This month your Load of Croc is hosted by Morgan Lucot, CRC’s Community Ecology Intern (https://www.crocodileresearchcoalition.org/portfolio/community-ecology-internship-leadership-position/). Morgan has been with the CRC for 5 months assisting us in biodiversity surveys, community outreach… and of course a few things croc! So how was her adventure with the CRC….
Many of you know the CRC to be a powerhouse of croc research and wildlife care here in Southern Belize. While that is true, the CRC takes on even more than you may have known. Dr. Tellez has always said that in order to study and protect crocodiles in full we must extend our efforts to the environment around them. That’s where my job comes in to play. My name is Morgan and I am the current Community Ecology Intern. I’ve spent the last 5 months living in Belize and working to collect data on the biodiversity of the local environment. My job title is simple but you’ll see, I was hard at work every day. This gig is not a glamorous one. I fished, kayaked, hiked, and spent many days out doors for the sake of science. I’m exhausted.
I led weekly surveys to assess bird diversity and abundance. The surveys consisted of hiking or kayaking a short (1-3 km) distance and recording any birds we saw. I had never done any birding before so to get started I did a couple sessions with Dr. Tellez and Melvin Arevalo, an expert birder who works at Turtle Inn in Placencia. I was surprised at how difficult and nuanced birding could be. A lot of birds look quite similar at a glance so Melvin taught me to look for traits like flight pattern, habitat, and behavior as well as color and shape. I was surprised to find that I loved the bird surveys. Finding species I have never seen before is always exciting and seeing my weekly improvement was really fulfilling. Birding is something I fully intend to take home with me. You will find me wandering around Michigan with binoculars and a bird book this summer.
Parasite abundance data
Healthy environments should have parasites, unpleasant but true. To understand parasite abundance, you first have to know where to look for them. Parasites often carry out different parts of their lifecycle in different hosts. An organism that houses a non-mature parasite (one which cannot yet reproduce) is called an intermediate host. We know that the same parasites that infect birds can be found in their immature form in snails. Given this information, every week I collected snails at the survey sites to look for parasites. I put the snails in individual compartments of a plastic case with water and a little piece of food then left them there overnight. The next day I would examine the water in the compartments for parasites and record whether or not I found them along with the type of snail and its dimensions. Parasite research is super important when determining the health of an environment so snail surveys are just as important as the bird surveys.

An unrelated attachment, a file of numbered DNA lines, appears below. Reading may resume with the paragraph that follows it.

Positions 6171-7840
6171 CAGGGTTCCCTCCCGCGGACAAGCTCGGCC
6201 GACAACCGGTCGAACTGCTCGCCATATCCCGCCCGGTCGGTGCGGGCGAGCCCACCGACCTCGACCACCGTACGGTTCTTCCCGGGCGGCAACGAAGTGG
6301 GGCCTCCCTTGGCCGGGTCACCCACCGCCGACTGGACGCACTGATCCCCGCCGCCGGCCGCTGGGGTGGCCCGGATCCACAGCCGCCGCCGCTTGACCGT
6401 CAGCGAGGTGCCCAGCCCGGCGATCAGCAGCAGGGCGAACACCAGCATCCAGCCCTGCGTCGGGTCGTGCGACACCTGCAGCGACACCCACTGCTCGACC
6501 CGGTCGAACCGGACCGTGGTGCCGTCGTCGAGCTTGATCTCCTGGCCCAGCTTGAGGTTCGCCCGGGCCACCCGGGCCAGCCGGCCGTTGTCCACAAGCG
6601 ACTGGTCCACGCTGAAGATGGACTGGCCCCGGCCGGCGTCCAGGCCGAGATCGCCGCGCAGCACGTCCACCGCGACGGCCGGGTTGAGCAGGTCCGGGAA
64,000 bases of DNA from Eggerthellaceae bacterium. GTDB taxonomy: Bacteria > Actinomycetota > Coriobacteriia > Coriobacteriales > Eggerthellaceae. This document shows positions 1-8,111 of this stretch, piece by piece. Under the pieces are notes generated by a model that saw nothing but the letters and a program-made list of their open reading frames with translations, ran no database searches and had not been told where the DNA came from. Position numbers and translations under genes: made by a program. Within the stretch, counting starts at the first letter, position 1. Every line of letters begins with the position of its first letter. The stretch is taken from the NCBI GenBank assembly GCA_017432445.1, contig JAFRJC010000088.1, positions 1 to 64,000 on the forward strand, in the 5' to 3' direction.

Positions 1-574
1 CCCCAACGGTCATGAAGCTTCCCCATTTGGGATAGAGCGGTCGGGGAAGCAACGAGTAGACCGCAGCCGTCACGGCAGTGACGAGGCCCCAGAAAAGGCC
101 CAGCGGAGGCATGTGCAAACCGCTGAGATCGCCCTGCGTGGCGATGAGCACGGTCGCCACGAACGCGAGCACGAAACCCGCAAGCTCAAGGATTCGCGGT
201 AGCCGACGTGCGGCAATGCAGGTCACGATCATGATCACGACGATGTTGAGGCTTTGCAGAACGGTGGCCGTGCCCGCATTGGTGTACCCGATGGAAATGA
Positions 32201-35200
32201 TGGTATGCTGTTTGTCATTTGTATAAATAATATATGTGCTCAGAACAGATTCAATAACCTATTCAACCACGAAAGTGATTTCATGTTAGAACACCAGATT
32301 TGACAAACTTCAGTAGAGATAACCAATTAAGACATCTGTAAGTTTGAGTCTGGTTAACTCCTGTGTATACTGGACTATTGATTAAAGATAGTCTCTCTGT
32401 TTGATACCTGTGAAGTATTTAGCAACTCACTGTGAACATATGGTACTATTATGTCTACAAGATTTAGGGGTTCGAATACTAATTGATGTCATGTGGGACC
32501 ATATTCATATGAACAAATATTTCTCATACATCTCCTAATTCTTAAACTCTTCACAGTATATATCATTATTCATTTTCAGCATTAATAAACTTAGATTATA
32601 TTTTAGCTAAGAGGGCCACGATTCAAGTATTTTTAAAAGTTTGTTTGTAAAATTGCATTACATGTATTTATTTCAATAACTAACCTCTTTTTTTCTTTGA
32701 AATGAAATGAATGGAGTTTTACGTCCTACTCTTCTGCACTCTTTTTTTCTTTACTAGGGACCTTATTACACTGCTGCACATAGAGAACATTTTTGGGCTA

Manatee dissections and parasites
The CRC really does do a lot for all forms of wildlife in southern Belize. We have become to first responders for many stranded/injured marine and terrestrial wildlife on the Peninsula. Often times our role is to either take care of an injured animal until we can shuttle it to the experts or to asses cause of death when possible. In this role the CRC took on the task of performing manatee necropsies to determine cause of death of two stranded manatees. As part of these necropsies we collected parasites from the intestines and nares of the mantaees and it was my job to identify the species of parasite. I spent a couple months chemically stripping the cuticle of these parasites and examining them under a microscope, one by one. Dr. Tellez and I anticipate to publish the first descriptive article discussing manatee parasites in Belize.
Another crucial piece of any conservation effort is to involve the community. All your hard work and data collection is lost if you don’t help locals to participate in protecting the land. The CRC is dedicated to outreach and Belizean involvement in our research. As a CRC team member I participated in several school outreach events where we had the chance to talk with the kids about conservation, sustainability, and living with crocs. While I was here in Belize I was lucky enough to be involved with an art competition the CRC put on for the Seine Bight public school children. They submitted artwork aiming to encourage their community to throw their trash in the bins and keep Seine Bight clean. The winners painted their designs and hung them up around town. Later we took them on an eye shine survey in the lagoon. Seeing their excitement and enthusiasm revitalized my own love for conservation work.
Every week I was assisted in my surveys by Dr. Tellez, CRC coworkers, a Seine Bight native biologist, Kerri, as well as several rotating volunteers hoping to make a difference in their community. Here on the Peninsula I’ve found an engaged and loving community which has made leaving Belize truly difficult. I want to thank everyone who I’ve encountered here for welcoming me into this special community. I hope to be back someday, and I will miss you all in the meantime.